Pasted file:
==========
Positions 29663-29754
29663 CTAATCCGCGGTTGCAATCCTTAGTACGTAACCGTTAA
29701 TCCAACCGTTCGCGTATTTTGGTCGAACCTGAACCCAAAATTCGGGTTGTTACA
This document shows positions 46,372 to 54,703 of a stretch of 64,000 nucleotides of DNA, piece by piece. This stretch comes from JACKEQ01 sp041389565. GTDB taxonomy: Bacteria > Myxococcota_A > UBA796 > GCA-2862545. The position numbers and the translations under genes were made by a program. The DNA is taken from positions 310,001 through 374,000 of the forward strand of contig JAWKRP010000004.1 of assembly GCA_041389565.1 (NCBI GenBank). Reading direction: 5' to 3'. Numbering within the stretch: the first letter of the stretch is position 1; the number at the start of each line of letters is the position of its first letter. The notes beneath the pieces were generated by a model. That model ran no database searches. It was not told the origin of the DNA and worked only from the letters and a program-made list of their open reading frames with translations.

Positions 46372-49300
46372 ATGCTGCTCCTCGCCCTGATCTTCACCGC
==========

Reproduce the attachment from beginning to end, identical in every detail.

Positions 29663-29754
29663 CTAATCCGCGGTTGCAATCCTTAGTACGTAACCGTTAA
29701 TCCAACCGTTCGCGTATTTTGGTCGAACCTGAACCCAAAATTCGGGTTGTTACA
This document shows positions 46,372 to 54,703 of a stretch of 64,000 nucleotides of DNA, piece by piece. This stretch comes from JACKEQ01 sp041389565. GTDB taxonomy: Bacteria > Myxococcota_A > UBA796 > GCA-2862545. The position numbers and the translations under genes were made by a program. The DNA is taken from positions 310,001 through 374,000 of the forward strand of contig JAWKRP010000004.1 of assembly GCA_041389565.1 (NCBI GenBank). Reading direction: 5' to 3'. Numbering within the stretch: the first letter of the stretch is position 1; the number at the start of each line of letters is the position of its first letter. The notes beneath the pieces were generated by a model. That model ran no database searches. It was not told the origin of the DNA and worked only from the letters and a program-made list of their open reading frames with translations.

Positions 46372-49300
46372 ATGCTGCTCCTCGCCCTGATCTTCACCGC